Performed by Aaron Williams — an actor/director and not the Buffalo Bills safety, although how nuts would that have been? — the black-and-white video features the performer speaking in front of a mirror while smoking a cigarette, giving the reading a very, very classic film look. Also, from his manner of speaking, whether intentional or not, Williams channels a bit of Mark Hammill’s Joker from “Batman: The Animated Series” and does a great job at it.
Check out the video after the jump.
Marvel Comics editor-in-chief Axel Alonso recently appeared on MSNBC to talk about the publisher’s newest title “Red Wolf,” which will feature a Native American hero from the American Southwest. The comic will hail from writer Nathan Edmondson, interior artist Dalibor Talajic and cover artist Jeffrey Veregge, himself a member of the Port Gamble S’Klallam Tribe.
“Back in the ’70s, Red Wolf was a character who existed in the Wild West, and he was sort of a Native American Avenger with a red wolf by his side,” Alonso explained. “What we’re doing is we’re taking that character and we’re bringing him into the Marvel Universe, where he’s going to run alongside Spider-Man, the Avengers, the X-Men… He is best described as a Native American MacGyver. He’s a handy individual who’s able to adapt to almost anything and he’ll need to.”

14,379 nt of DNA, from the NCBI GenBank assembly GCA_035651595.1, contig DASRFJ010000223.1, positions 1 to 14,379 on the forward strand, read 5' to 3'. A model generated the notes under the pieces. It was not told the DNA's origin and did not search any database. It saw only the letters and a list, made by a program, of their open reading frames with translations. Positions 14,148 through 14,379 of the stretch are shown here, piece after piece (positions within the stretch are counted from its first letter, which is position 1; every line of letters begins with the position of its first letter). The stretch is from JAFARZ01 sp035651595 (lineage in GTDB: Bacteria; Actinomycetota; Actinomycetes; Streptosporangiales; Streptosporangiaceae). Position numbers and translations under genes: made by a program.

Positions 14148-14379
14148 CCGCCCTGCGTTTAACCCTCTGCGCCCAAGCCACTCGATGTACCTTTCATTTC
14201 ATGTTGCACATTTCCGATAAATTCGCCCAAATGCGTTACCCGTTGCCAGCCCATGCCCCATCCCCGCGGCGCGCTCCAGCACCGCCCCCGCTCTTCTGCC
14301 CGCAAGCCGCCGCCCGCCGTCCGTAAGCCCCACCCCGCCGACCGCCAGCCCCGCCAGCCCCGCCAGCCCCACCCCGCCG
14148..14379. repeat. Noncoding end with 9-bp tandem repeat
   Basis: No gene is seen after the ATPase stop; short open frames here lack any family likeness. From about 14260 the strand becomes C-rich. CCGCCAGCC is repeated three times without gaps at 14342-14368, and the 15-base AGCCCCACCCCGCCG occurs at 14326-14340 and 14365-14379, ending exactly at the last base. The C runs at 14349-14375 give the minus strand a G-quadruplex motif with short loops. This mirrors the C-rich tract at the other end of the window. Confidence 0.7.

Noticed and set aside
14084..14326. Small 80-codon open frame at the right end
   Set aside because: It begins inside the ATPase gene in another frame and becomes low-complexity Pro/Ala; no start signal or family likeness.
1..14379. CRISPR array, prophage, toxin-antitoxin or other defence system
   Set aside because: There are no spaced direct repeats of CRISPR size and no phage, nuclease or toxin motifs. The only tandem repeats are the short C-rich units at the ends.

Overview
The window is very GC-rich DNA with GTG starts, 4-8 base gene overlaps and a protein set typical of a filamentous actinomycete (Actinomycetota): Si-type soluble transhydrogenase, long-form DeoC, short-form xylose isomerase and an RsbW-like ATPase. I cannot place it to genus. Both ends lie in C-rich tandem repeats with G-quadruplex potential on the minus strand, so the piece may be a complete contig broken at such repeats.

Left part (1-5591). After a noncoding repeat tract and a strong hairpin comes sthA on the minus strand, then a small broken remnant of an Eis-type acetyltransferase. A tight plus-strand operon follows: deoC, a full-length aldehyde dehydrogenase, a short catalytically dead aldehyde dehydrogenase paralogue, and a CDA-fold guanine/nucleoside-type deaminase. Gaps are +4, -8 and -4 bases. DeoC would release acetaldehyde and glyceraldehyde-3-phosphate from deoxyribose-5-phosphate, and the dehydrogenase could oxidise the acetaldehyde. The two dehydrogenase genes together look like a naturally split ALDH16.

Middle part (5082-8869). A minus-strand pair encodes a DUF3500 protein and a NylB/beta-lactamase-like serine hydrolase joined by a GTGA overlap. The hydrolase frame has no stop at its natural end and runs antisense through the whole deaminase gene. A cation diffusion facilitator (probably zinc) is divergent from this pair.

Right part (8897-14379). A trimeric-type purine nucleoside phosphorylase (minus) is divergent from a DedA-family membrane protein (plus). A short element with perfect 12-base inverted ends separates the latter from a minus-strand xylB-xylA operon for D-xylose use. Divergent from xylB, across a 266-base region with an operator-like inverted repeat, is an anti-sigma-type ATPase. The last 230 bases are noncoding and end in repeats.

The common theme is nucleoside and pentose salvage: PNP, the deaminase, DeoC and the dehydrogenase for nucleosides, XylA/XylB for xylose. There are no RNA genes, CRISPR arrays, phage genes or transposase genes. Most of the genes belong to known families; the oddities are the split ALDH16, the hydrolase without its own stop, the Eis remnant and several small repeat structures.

Though he won’t have superpowers, this new incarnation of Red Wolf will have “the ability to adapt to all circumstances and find a weapon or tool in almost anything available.”
You’re unlikely to see a better trailer for a comic book — ever — than this one for Raising Dion, the superhero drama by Dennis Liu and Jason Piperberg. Wait, to call it a trailer does it a disservice; it’s a wonderfully produced, and wonderfully uplifting, short film.
While many superhero stories feature parents (whether alive or dead) as inspiration or a guiding force, Raising Dion offers a twist: It’s told from the perspective of single mother Nicole, who’s trying to raise her superpowered 7-year-old son.
Faced with an angry Superman, every Tom, Dick and Dark Knight knows to break out the Kryptonite (it’s usually next to the bandages and antiseptic in the first-aid kit). Likewise, if cornered by Electro, most of us might make sure we’re well-grounded, and then reach for the nearest water hose. But what about those myriad other superheroes and villains?